Asclepiadean


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Asclepiadean

(æˌskliːpɪəˈdiːən) prosody
adj
(Poetry) of or relating to a type of classical verse line consisting of a spondee, two or three choriambs, and an iamb
n
(Poetry) Also called: Asclepiad an Asclepiadean verse
[C17: via Latin from Greek Asklēpiadēs (about 270 bc), who invented the verse form]
References in periodicals archive ?
But Milton notably deviates from Horace's meter--Fourth Asclepiadean, in this case--though his headnote says otherwise.
The paper falls into two parts: the first half addresses the evidence for the presence of void in Asclepiades' theory, and concludes that his conception of void was basically that of Epicurus; the second half focuses on the precise nature of Asclepiadean pores, and seeks to show that they represent void interstices between the primary particles of matter that constitute the human body, and are thus exactly analogous to the void interstices between atoms within solid objects in Epicurus' theory.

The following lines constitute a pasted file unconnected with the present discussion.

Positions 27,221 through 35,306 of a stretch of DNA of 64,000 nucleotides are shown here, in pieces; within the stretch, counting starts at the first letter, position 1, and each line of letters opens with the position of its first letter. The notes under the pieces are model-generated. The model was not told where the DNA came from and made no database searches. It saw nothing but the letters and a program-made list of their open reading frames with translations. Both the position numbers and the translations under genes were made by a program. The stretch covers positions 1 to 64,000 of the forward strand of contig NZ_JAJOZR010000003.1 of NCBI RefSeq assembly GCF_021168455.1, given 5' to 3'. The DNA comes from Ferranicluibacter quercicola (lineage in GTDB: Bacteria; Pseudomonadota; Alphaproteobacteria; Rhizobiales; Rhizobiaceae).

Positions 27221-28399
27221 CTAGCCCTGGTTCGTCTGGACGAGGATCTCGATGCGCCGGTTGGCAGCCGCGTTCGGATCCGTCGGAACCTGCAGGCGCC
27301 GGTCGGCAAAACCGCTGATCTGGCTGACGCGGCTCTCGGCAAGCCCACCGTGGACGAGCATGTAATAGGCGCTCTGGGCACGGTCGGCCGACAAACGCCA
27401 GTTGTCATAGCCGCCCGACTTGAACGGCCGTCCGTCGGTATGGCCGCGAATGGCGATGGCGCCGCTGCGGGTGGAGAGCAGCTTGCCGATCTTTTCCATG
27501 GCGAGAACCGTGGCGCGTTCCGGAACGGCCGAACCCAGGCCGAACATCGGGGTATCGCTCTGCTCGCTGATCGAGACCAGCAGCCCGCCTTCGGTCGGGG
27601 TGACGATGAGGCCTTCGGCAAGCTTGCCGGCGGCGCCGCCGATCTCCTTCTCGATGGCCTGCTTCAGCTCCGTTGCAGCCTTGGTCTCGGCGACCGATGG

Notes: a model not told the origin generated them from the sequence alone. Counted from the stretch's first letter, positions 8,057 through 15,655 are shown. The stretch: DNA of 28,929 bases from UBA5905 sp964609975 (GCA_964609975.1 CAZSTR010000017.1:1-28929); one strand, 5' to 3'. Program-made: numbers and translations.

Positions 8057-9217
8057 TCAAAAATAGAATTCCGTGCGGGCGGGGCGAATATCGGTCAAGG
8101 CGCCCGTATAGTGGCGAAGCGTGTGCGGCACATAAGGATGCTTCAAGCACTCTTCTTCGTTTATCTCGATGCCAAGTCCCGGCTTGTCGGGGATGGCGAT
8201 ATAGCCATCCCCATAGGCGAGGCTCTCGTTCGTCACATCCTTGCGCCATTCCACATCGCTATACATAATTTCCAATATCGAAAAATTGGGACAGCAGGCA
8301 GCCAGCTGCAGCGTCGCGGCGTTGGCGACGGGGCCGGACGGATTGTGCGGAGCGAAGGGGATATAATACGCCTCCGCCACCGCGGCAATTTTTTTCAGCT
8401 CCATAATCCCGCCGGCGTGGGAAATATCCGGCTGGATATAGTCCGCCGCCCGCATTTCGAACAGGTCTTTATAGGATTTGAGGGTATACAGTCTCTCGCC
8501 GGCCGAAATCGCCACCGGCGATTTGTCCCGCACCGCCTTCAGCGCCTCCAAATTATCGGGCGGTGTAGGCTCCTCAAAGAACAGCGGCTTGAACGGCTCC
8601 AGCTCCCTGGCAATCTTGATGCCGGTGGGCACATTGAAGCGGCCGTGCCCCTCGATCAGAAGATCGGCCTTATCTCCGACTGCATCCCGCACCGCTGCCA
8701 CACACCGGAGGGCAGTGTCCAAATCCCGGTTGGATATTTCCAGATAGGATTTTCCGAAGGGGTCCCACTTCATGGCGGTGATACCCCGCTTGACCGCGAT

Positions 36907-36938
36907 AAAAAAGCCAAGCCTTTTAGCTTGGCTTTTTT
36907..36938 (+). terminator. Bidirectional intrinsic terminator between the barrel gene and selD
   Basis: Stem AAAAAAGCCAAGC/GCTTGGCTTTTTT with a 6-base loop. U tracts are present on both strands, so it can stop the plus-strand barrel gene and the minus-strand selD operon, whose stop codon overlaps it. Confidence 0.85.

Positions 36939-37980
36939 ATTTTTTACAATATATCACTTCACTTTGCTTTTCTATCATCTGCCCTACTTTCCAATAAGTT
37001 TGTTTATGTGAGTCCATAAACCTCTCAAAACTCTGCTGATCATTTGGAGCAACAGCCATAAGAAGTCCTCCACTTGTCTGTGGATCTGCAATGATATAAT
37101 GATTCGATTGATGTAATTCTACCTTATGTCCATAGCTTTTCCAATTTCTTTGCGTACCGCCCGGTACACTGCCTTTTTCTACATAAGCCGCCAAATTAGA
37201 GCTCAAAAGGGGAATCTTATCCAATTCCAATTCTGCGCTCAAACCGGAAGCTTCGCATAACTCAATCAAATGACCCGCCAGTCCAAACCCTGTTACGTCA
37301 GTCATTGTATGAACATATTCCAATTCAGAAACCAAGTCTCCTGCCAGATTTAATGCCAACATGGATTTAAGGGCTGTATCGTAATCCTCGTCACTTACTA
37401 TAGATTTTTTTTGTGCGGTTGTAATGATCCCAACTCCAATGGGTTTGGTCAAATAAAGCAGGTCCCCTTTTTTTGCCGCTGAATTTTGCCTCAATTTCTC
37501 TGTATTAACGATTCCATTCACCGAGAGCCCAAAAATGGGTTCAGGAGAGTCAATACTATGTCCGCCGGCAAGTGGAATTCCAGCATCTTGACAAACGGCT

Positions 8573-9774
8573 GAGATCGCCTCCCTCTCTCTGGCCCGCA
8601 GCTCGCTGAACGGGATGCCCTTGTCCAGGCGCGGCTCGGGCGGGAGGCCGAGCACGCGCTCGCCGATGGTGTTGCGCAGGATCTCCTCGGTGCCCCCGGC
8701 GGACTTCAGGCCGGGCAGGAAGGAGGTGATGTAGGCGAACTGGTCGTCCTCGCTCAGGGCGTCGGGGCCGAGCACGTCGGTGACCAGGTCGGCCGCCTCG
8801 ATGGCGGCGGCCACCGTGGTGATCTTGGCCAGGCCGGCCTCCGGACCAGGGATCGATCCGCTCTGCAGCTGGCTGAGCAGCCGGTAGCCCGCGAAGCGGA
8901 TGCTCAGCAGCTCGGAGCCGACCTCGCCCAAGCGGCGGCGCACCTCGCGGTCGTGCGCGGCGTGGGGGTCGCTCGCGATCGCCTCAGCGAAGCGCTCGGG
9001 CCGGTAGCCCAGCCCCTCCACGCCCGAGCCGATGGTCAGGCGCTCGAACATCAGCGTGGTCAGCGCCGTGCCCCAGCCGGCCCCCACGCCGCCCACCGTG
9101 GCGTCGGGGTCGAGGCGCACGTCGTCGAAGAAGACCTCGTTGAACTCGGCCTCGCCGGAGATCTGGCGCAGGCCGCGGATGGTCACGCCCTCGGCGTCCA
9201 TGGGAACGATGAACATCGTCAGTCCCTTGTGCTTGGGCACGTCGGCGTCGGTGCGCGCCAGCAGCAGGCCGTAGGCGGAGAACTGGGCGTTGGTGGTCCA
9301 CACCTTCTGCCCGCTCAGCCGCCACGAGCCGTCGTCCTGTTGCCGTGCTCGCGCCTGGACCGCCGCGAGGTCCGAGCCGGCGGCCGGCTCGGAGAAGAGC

The result, used, for example, by Sappho and Alcaeus, was called Asclepiadean and was scanned UU | - U U - - U U - | U - or UU | - U U - - U U - - U U - | U -.